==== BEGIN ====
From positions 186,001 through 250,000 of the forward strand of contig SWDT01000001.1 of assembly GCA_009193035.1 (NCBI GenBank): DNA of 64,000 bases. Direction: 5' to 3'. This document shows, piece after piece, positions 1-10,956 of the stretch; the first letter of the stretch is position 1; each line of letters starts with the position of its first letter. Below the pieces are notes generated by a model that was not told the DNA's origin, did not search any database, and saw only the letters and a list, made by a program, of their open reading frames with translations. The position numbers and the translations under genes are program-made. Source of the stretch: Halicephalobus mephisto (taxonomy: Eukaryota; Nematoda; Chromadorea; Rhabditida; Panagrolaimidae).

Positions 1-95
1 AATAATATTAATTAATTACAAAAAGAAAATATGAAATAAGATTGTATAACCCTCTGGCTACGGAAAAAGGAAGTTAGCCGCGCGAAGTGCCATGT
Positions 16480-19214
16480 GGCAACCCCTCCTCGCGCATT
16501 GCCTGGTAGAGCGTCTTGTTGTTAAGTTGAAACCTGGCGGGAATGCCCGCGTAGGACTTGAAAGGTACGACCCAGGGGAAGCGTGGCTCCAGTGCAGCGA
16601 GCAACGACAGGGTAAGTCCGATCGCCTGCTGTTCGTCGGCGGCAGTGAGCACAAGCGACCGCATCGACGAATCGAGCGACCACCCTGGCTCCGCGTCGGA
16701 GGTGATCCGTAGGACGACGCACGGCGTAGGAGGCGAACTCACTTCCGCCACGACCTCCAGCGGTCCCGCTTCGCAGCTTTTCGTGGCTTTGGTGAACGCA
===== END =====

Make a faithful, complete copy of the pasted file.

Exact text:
From positions 186,001 through 250,000 of the forward strand of contig SWDT01000001.1 of assembly GCA_009193035.1 (NCBI GenBank): DNA of 64,000 bases. Direction: 5' to 3'. This document shows, piece after piece, positions 1-10,956 of the stretch; the first letter of the stretch is position 1; each line of letters starts with the position of its first letter. Below the pieces are notes generated by a model that was not told the DNA's origin, did not search any database, and saw only the letters and a list, made by a program, of their open reading frames with translations. The position numbers and the translations under genes are program-made. Source of the stretch: Halicephalobus mephisto (taxonomy: Eukaryota; Nematoda; Chromadorea; Rhabditida; Panagrolaimidae).

Positions 1-95
1 AATAATATTAATTAATTACAAAAAGAAAATATGAAATAAGATTGTATAACCCTCTGGCTACGGAAAAAGGAAGTTAGCCGCGCGAAGTGCCATGT
Positions 16480-19214
16480 GGCAACCCCTCCTCGCGCATT
16501 GCCTGGTAGAGCGTCTTGTTGTTAAGTTGAAACCTGGCGGGAATGCCCGCGTAGGACTTGAAAGGTACGACCCAGGGGAAGCGTGGCTCCAGTGCAGCGA
16601 GCAACGACAGGGTAAGTCCGATCGCCTGCTGTTCGTCGGCGGCAGTGAGCACAAGCGACCGCATCGACGAATCGAGCGACCACCCTGGCTCCGCGTCGGA
16701 GGTGATCCGTAGGACGACGCACGGCGTAGGAGGCGAACTCACTTCCGCCACGACCTCCAGCGGTCCCGCTTCGCAGCTTTTCGTGGCTTTGGTGAACGCA